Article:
My husband, a firefighter, instantly awoke, “What’s wrong?”
“The alarm didn’t go off!” I had thirty minutes to catch my flight, and we lived twenty minutes from the airport! (This was in the days before security screenings).
Scheduled to fly to Rochester, New York, for a 1996 Federation of Genealogical Societies (FGS) conference and a week of research, I had stayed up late the night before packing my research files. You know, the important things.
Too tired to pack my suitcase, I figured I’d get four hours of sleep, get up early, pack, and leave. When I set the alarm, however, I mistakenly programmed it to wake me at 4:00 PM rather than AM.
Hearing my distress, my husband, the adrenaline pumping, sprang from the bed. True to his profession, he jumped into his pants and raced into fire battling mode as he chanted, “Let’s go, let’s go, let’s go!”
I stood by the bed dazed, “Oh no, oh no, oh no!”
Nudging me forward he volunteered, “I’ll pack for you!” He opened my suitcase, grabbed pants, dresses, and shoes, and tossed everything in the bag. I donned my down parka. After all, I was going to New York in August, and I wasn’t sure about the weather there.
We threw everything into the car, raced to the airport, arrived just as they were closing the gate, and they let me board! Un-showered and bedraggled, I looked like something the cat dragged in, BUT I made it. As the plane taxied down the runway, I took a deep breath, relaxed, thought of gratitude for my emergency trained husband, then wondered, “Did he pack any underwear?”
Moral to the story: Pack well before your trip. You never know what last minute items will derail the best plans.
Are you going to FGS 2011? Here’s some ideas to help you pack:
Assign one place in your home to place your open suitcase and carry on bag. Then as you come across items, put them in your bags.
If you are flying you may have one carry on bag plus one personal item (purse or laptop). See the TSA Guidelines if you have any questions.
Things to carry on the plane:
- Put all your travel documents in one large (8 1/2 x 11) envelope in the order you will need them. I make my envelope when I book my first item for the trip then add to it as I make more arrangements. You might have airline confirmations, then rental car, then hotel, then FGS confirmations, passport if needed, medical emergency card, an extra copy of your credit cards, passport, license, maps, etc. When it’s time to leave, you only have to make sure you have the envelope! I also put all my receipts while I travel in this envelope.
- Money belt loaded with picture ID, credit cards, some cash. You will be wearing this I hope! However, you will have to take it off and put it through the scanner to get through airport security.
- Important phone numbers if not stored in your cell phone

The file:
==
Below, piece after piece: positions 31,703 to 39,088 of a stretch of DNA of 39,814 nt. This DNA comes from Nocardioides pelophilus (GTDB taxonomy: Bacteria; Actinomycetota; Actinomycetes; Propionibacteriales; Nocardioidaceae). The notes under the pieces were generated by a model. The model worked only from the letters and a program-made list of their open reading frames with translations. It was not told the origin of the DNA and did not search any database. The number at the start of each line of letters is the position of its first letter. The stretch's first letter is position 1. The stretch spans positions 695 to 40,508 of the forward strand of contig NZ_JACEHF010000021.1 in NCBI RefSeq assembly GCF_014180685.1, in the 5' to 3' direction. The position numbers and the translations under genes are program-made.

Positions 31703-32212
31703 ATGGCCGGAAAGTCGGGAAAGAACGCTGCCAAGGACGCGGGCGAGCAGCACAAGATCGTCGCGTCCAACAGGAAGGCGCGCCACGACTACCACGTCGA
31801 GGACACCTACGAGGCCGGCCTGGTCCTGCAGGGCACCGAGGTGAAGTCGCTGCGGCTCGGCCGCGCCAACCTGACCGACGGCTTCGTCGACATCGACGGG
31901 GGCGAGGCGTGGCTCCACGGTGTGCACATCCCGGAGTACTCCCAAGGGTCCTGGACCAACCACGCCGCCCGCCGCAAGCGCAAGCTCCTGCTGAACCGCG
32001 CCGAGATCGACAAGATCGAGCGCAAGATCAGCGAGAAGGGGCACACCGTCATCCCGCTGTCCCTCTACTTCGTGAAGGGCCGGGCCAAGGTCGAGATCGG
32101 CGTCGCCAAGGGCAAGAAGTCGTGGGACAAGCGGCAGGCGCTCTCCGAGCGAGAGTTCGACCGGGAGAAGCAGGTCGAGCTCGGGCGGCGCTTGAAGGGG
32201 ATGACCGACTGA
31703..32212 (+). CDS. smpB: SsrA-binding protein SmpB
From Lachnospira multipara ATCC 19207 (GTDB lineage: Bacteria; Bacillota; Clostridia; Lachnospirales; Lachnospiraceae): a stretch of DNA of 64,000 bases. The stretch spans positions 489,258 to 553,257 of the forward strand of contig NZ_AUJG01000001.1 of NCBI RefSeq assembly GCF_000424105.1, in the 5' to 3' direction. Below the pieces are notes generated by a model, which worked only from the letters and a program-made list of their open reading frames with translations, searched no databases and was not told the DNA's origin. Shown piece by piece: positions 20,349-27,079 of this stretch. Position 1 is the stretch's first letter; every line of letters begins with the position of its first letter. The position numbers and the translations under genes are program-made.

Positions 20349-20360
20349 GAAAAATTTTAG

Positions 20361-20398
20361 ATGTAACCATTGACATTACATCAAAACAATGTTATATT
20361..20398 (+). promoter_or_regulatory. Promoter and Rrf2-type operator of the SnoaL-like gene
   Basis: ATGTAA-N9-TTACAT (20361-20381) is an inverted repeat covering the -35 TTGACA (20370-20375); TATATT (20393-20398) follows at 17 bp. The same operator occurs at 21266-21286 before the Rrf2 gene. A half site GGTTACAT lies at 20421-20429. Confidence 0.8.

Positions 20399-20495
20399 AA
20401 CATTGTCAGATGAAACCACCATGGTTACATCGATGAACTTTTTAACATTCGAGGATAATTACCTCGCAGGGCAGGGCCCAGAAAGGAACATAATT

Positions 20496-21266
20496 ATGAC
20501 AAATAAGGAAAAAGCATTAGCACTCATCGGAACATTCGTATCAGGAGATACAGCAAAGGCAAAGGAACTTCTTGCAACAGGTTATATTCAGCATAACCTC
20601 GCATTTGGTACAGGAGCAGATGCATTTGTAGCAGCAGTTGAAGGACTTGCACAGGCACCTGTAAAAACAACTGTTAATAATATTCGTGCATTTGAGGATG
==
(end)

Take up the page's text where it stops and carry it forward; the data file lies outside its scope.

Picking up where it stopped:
- Business cards
- Extra house key and or car keys
- Electronics: cell phone, camera, tape recorder if needed, laptop, netbook, tablet, or IPad. You will have to take your laptop out of its case to be scanned separately by security. Note: FGS will not allow electrical cords to outlets in the classrooms (it’s a fire hazard), so bring battery backups if you will be using your laptop to take notes. You will be able to charge up your electrical devices at the Cyber Cafe in the Exhibit Hall thanks to RootsMagic for sponsoring that.
- Chargers for electronics
- Vitamins and medications
- Sunglasses, visor, or eye mask (something to block the light when you want to sleep while in route)
- Food that travels well: If I’m taking a red-eye, I like to bring instant oatmeal and a plastic spoon. Then I ask the flight attendant for some juice, a cup of hot water, an empty cup, and when I add the water to the oatmeal, voila, instant breakfast. I also pack an assortment of trail mix, granola bars, bagels, etc. A jar of peanut butter will not make it through security. Trust me, I’ve tried it.
- A sweater or lightweight jacket: Airplanes can be cold sometimes. When I’m not using it to keep warm, it doubles as my pillow.
- Anything you can’t live without should your suitcase not arrive.
- Remember to put any liquids in 3 oz plastic containers in one clear zip-lock bag (the little ones about sandwich size). You will have to take it out of your bag to be scanned separately when you go through security.
- Remember anything sharp cannot go through security so put it in your checked luggage. This includes fingernail clippers, razor, etc.
- Genealogy research files: These are so important, I have to have them with me because I never know if I’ll see my suitcase again.
- Reading material or word puzzles or Sudoku. Something to help pass the time waiting or in transit.
- Clothes: Check the weather where you are going but plan for some extremes. Bring a light weight sweater for air conditioned rooms. I usually pack about three pairs of pants, five shirts, a skirt and nice top, underwear, pjs, earrings, necklaces, etc. This does not include the clothes I am wearing while I travel.
- Comfortable shoes plus one dressier pair
- Toiletries: Shampoo, Conditioner, Lotion, Moisturizer, Makeup, Toothbrush, Toothpaste, Razor, Deodorant, Hair product, Combs, Brushes, etc. I keep a small kit all packed and ready to go. When I come home from a trip, I refill it, put it back in my suitcase, and it’s ready for the next trip.
- Extra pair of eye glasses
- Extra reading material: I like to catch up on my backlog of reading when I’m on the road.
- Extra business cards and address labels.
Finally, make copies of your travel itineraries and leave them with a friend or relative so they know how to find you.
If you forgot something, FGS will have a hospitality table to help direct you to the things you need.
What else would you include in your bags for a trip?
Do you have a favorite memory of a genealogy conference?